President George W. Bush’s visit to Santiago, Chile, was widely protested.

President George W. Bush’s visit to Santiago, Chile, was widely protested.

Photo By Rebecca Gasca

A Reno student’s view of Bush at the APEC Summit
President George W. Bush convened with 20 world leaders at the Asia-Pacific Economic Cooperation Forum (APEC) summit while more than 45,000 demonstrators took to the streets in protest.

The crowd began gathering in downtown Santiago at 8:30 a.m. last Friday, a day declared a national holiday in order to help control security for the expected international officials of APEC. By 11, swarms of protestors were united on the main street in the anti-APEC and anti-Bush march.

Initially gathered together against the “elitist closed debates of the big economic enterprises” represented by APEC, protestors predominantly opposed the arrival of U.S. President Bush in the Chilean capital. They called him a fascist terrorist, and their posters ranked him lower than a monkey on the evolutionary scale.

“Chile will not sell its soul to the devil!” and “Free Falluja!” yelled participants, from children to well known artists, and nurses to university faculty.

The Air Fills with Smoke

The march culminated with a concert in the park less than three blocks from my apartment. For more than an hour, conditions remained peaceful. While enjoying a bit of shade and an ice cream with one of many fellow American protestors, Adrien Lopez from Valdez, Ala., she told me about her experiences at a similar march in Quito, Ecuador.

“The march was awesome. But about an hour after it ended, my friends and I were sitting under a tree, just like we are now, and things started to get violent.”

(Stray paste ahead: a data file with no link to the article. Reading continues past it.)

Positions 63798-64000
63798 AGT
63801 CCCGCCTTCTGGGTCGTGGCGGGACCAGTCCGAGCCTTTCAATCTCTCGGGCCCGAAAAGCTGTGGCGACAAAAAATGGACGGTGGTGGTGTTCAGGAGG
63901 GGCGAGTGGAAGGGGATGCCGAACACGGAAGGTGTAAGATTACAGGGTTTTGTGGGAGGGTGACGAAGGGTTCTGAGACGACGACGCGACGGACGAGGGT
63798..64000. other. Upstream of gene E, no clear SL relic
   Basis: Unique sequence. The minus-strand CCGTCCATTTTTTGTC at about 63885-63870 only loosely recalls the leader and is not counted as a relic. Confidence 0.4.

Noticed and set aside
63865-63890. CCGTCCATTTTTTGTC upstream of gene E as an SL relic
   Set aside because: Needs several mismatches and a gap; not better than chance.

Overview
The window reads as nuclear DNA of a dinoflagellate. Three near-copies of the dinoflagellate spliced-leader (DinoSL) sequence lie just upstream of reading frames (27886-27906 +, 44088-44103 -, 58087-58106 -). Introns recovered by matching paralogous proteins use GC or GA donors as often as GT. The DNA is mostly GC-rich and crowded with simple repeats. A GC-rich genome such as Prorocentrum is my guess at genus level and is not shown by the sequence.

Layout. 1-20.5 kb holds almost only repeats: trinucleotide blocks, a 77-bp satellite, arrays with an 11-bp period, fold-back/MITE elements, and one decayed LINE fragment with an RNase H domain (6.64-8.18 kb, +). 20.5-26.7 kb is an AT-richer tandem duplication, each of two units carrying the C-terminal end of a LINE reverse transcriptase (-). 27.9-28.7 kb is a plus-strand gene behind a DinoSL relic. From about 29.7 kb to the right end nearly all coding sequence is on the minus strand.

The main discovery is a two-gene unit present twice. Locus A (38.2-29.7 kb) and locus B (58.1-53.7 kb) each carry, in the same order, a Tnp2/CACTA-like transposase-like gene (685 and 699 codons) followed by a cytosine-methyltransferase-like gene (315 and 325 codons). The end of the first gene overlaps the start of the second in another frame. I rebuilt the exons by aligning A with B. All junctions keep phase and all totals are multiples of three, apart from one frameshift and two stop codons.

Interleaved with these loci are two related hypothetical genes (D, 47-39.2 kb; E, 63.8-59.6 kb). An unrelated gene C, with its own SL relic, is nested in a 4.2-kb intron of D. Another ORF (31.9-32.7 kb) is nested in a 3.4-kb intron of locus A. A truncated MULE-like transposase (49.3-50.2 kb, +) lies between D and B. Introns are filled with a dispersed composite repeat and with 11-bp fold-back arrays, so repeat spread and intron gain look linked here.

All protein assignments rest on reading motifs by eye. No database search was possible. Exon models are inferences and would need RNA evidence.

Not a minute later, a swarm of people began running our way.

“Look out!” someone shouted as tear gas exploded less than 20 feet from us. The air filled with smoke, and the crowd began to disperse. I heard glass shatter and frantically looked for my friend. She found me first and handed me a handkerchief to cover my mouth and nose. She had come prepared.

Infected by Foreigners

Increased safety measures in Santiago were taken since the prior Monday, including the week-long suspension of university classes and the placement of police officers on every street corner, helping keep the city of more than 6 million under control. Not even the bomb scare in the metro on Wednesday caused too much commotion. Of course, violence was also predicted after the scheduled peaceful march.

The 50 or so teenagers who came from the backside of the crowd with smoke bombs in hand and faces covered by black masks came as a surprise to the families and organizers, but not to the police. The mass scrambled to flee the scene as water tanks rolled in and sprayed the crown with high pressure hoses.

On my way back home, two neighborhood businesses were closing up shop, and not a moment too soon. Following me attacked the virus of youth burning cars, breaking windows of the corner grocery store and adjacent bank, tearing down street signs, and creating general havoc for the rest of the day in my neighborhood. More than 200 people were detained, including four Americans, and several police officers and journalists were reportedly wounded.

Is Another World Possible?

APEC meetings concluded Sunday with President Push insisting on liberalized free trade among the 148 World Trade Organization member countries. He advocated his anti-terrorism security agenda, with pressure on the need to restart the six-nation negotiations with North Korea, and opposed Iran’s “developing weapons programs.”

All members of the economic forum agreed that members must ratify basic anti-terrorist conventions. The closing statement of the leaders reaffirmed their pledge to “take all necessary actions to ensure security of our peoples and sustainable growth of our economy.”

Chilean President Ricardo Lagos acknowledged the demonstration. “We saw two sides” of the situation, he said. But did the public stance really have any effect?

They protestors, who envision another world possible with more equitable standards and social factors with a larger influence than capital gain on the decisions made by their economic leaders, realize that one march will not change the world. But that won’t stop them from trying.

Rebecca Gasca is a UNR student studying in Santiago, Chile, on a Rotary Ambassadorial Scholarship. Her experiences are detailed at